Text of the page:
richardm wrote:For the record, I solved the AA problem by noting that:

...

r4c8 cannot be 8 becuase 8 is in either r4c2 or r4c6 since 3 in r4c2=>r6c3=8=>r5c1=7=>r56c6 cannot be 8

Firstly I notice that you use a different indexing system on rows...

Most people index them 1..9 from top to bottom, but you do it from bottom to top!

IMHO the politically correct way is to do what everybody does, namely r1=top row, r9=bottom row...

(No matter how much you love the game of chess you cannot apply its notation on every other game!

)

Your move, with some alteration, could be expressed as a forcing chain using the nice loop notation:

- Code: Select all
` *-----------------------------------------------------------*`

| 6 4 1 | 3 8 2 | 5 7 9 |

| 2 59 59 | 1 7 4 | 6 38 38 |

| 8 37 37 | 56 9 56 | 4 1 2 |

|-------------------+-------------------+-------------------|

| 5 1 *78 | 47 3 68 | 9 2 468 |

|*79 2 6 | 47 1 *89 | 3 5 *48 |

| 39 *38 4 | 56 2 5689 | 1 -68 7 |

|-------------------+-------------------+-------------------|

| 4 6 2 | 8 5 3 | 7 9 1 |

| 1 359 359 | 2 6 7 | 8 4 35 |

| 37 3578 3578 | 9 4 1 | 2 36 356 |

*-----------------------------------------------------------*

[r6c8]-8-[r6c2]=8=[r4c3]=7=[r5c1]=9=[r5c6]=8=[r5c9]-8-[r6c8]

i.e.

r6c8=8 => r6c2<>8(=3) => r4c3=8(<>7) => r5c1=7(<>9) => r5c6=9(<>8) => r5c9=8

=> Contradiction: two 8s in b6 (r6c8 & r5c9)!

And although rep'nA has more or less answered your question... Here is what I prepared to reply to you 2 days ago but didn't get to do so:

richardm wrote:Your xy-wing move seems to be what I used without understading that it was a generalized move. However even that troubles me since the proof of the move requires proof by contradiction, which istelf requires a hypothesis (or assumption) to be tested.

Perhaps I presented it in a way that lead you to think it's proof by contradiction... How about this way?

- Code: Select all
` *-----------------------------------------------------------*`

| 6 4 1 | 3 8 2 | 5 7 9 |

| 2 59 59 | 1 7 4 | 6 38 38 |

| 8 37 37 | 56 9 56 | 4 1 2 |

|-------------------+-------------------+-------------------|

| 5 1 *78 | 47 3 -68 | 9 2 468 |

|*79 2 6 | 47 1 *89 | 3 5 48 |

| 39 38 4 | 56 2 5689 | 1 68 7 |

|-------------------+-------------------+-------------------|

| 4 6 2 | 8 5 3 | 7 9 1 |

| 1 359 359 | 2 6 7 | 8 4 35 |

| 37 3578 3578 | 9 4 1 | 2 36 356 |

*-----------------------------------------------------------*

r5c1={79} "sees" both r4c3={78} and r5c6={89}

Whatever value r5c1 turns out to be, one of r4c3 and r5c6 must become an 8

Therefore all other cells which "see" both r4c3 and r5c6 must not be 8

r4c6 "sees" both r4c3 and r5c6, therefore it must not be 8, and must be 6

Sounds better?

And the way to "spot" these XY-wings is:

1. Scan the grid for bivalue cells

2. For each bivalue cell {XY}, look for 2 other bivalue cells {XZ} and {YZ} which both "sees" the {XY} cell

3. Now look at all other cells which "see" both the {XZ} and {YZ} cells

4. Eliminate Z from those cells (possibly a maximum of 5)

Because of the systematic way to spot this move, not many people would call it "assumption-based"...

Let's look at another example... Consider this very simple turbot fish:

- Code: Select all
` . . . | . # . | . . . `

3 4 5 |*12 6 7 | 8 *12 9

. . . | . # . | . . .

---------+---------+---------

. . . | # . . | . . .

. . . | # . . | . . .

9 8 7 | 6 *13 5 | 4 *13 2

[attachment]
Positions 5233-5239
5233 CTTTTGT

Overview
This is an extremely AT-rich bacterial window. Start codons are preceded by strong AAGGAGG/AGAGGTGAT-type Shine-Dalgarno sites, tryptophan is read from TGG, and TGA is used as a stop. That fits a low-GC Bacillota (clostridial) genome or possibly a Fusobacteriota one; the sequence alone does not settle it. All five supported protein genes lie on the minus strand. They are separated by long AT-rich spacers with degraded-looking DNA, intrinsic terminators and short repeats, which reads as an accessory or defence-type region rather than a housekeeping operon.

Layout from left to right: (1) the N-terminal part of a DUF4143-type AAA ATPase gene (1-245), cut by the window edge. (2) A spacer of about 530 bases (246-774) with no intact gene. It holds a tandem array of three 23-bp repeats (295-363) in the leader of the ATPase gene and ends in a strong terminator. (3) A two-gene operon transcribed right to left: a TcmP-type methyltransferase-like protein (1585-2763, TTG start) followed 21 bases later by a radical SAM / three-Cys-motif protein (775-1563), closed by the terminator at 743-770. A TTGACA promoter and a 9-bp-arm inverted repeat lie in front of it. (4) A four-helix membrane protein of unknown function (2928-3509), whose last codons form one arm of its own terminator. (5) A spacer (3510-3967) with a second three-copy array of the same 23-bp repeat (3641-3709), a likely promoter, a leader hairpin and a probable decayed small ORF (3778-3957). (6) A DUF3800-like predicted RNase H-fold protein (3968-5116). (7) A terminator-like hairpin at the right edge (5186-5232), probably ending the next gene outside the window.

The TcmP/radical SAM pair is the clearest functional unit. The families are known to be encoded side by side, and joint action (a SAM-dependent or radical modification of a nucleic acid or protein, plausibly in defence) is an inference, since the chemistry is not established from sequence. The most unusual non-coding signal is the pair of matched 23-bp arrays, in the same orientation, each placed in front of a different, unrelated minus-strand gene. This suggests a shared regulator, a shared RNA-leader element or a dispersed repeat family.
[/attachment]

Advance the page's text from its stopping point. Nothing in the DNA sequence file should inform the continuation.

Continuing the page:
---------+---------+---------

. . . | . . . | . . .

. . . | . . . | . . .

. . . | . . . | . . .

Candidate 1 may be eliminated from the # cells... Why?

Suppose one of the # cells contain a 1, then r2c4 will be forced to 2 and r6c5 will be forced to 3, and we will be forced to have two 1s on c8 (r26c8)!

Therefore all the # cells cannot be 1...

The above reasoning sounds awfully like trial-and-error/assumptions/proof-by-contradiction, right?

How about another angle:

r2c8 and r6c8 cannot both be 1 (obviously).

Therefore either r2c8=2 or r6c8=3 (or both).

No matter which case turns out to be true, at least one of r2c4 and r6c5 must be 1.

Therefore all the # cells, "seeing" both r2c4 and r6c5, cannot be 1.

The above 4 lines are just logical reasoning based on observations... And now would you still think this move is "assumption-based"?

richardm wrote:To me it seems to be a very fine line as to whether one type of assumption-based move is allowed and another is not.

Is there any guidance on this from Pappocom?

The fine line is different according to each solver and each program... Pappocom seems to cut it after X-wings/Swordfish etc while Simple Sudoku seems to extend to Colors/Multi-colors/XY-wings...

My own view is: those moves that involve more than 1 digits on more than 1 units (row/column/box) are "advanced"...

So: Naked/hidden singles are not because they involve 1 digit on 1 unit

Subsets (naked/hidden pairs/triples/quads) are not because they involve multiple digits on 1 unit

Locked candidates, fishes (X-wings/Swordfish/Jellyfish), turbot/finned fishes, colors/multi-colors are not because they involve 1 digit on multiple units

But, XY-wings/XYZ-wings/... or forcing chains or almost locked sets or the newly introduced "advanced locked candidates" etc are advanced because they involve multiple digits on multiple units...

(My definition includes even the "remote pairs" which many players regard as quite easy to spot...)

Note that uniqueness-based moves such as Unique Rectangles/Unique Loops/BUGs (Bivalue Universal Graves) belong to another class which might be used subjected to personal preference...

This post is a very good starting point if you want to get to know about the various techniques developed by the experts here...